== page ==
The amount that will go into the developmental activities includes Rs 15919 crore (13.4 per cent) that will be spent under Union Territory, districts and through the Prime Minister Development Programme (PMDP) and another Rs 10412 crore (8.76 per cent) for implementation of various CCS. A Rs 500 crore corpus is slated to be spent on equity and investment.

Sitharaman has outlined the entire size of the budget for Jammu and Kashmir but has sought a Vote on Account for a Rs 59,364 crore interim budget, in the wake of the country going to nest general elections in early 2024. This leaves room for any change in the income and expenditure of Jammu and Kashmir after the new government is in place at Delhi but, by and large, the size is expected to remain the same.

The unending piers of the upcoming Flyover of the Srinagar Ring Road on the Srinagar Pampore stretch of the Express Highway. KL Image Masood Hussain

Most of the funds will go to the allocated areas of activity for committed expenditures and the addition of infrastructure as per the systems in vogue. However, the budget has indicated certain expenditures that may be outside these routine activities. These include Rs 1313 crore for “strengthening de-centralized governance by providing for local area works of panchayat and urban local bodies”, Rs 660 crore on the Jammu and Kashmir’s equity for setting up of Ratle, Kwar, and Kiru hydropower projects being implemented through CVPP; Rs 500 crore for capitalization of the Cooperative, Rural Banks and the JK Bank; Rs 400 crore for construction of transit accommodations for Kashmiri Pandit employees; Rs 390 crore for Flood Management Project of River Jhelum; Rs 174 crore for development of model schools under PM-Shri scheme; Rs 150 crore for developing rooftop solar and other avenues of new and renewable energy. The security-related expenditure will include spending Rs 59 crore for the construction of the Police Housing colony and Rs 45 crore for the construction of bunkers and digitization and CCTVs in Police Stations.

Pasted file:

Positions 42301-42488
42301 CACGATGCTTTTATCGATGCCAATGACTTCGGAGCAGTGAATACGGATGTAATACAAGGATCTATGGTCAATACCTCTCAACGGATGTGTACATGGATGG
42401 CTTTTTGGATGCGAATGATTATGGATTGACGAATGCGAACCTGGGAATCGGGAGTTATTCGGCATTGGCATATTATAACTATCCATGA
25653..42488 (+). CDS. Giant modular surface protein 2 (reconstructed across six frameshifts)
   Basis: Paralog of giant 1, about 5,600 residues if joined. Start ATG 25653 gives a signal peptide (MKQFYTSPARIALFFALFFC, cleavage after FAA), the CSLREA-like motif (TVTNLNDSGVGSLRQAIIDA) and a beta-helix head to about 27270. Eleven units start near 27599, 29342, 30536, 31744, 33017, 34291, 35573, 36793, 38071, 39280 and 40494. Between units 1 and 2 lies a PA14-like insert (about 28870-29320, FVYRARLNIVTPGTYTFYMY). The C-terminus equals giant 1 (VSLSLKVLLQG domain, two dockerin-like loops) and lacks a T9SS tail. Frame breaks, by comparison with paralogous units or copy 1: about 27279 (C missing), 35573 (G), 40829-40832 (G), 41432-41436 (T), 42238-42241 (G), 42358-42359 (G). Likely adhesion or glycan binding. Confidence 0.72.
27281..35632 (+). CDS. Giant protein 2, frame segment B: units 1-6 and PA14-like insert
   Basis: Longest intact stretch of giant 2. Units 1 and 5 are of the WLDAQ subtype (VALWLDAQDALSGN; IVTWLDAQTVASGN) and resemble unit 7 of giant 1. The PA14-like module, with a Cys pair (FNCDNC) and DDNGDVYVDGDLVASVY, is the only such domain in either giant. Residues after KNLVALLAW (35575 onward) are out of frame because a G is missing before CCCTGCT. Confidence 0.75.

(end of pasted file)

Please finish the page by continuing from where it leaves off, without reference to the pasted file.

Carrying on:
Current Fiscal

All budget estimates are seen in continuation with what has already happened. This is as true with incomes as it is for the outgo of the resource. The plethora of documents presented at the time of the estimate presentation refers to three indicators – one, the estimate of allocations for next year and the revised estimates of the last fiscal. In certain cases, there are pre-actual actual income and outgo that sometimes find mention in the public finance management system for adding clarity to the huge data.

The data suggest that the administration in Jammu and Kashmir has not been able to align with the estimates put in the budget for 2023-24, the current fiscal.

Take the case of income. Against an anticipated revenue receipt of Rs 106061 crore in 2023-24, the administration, according to the budget estimates, has been able to raise Rs 84603 crore only. So where is the shortfall?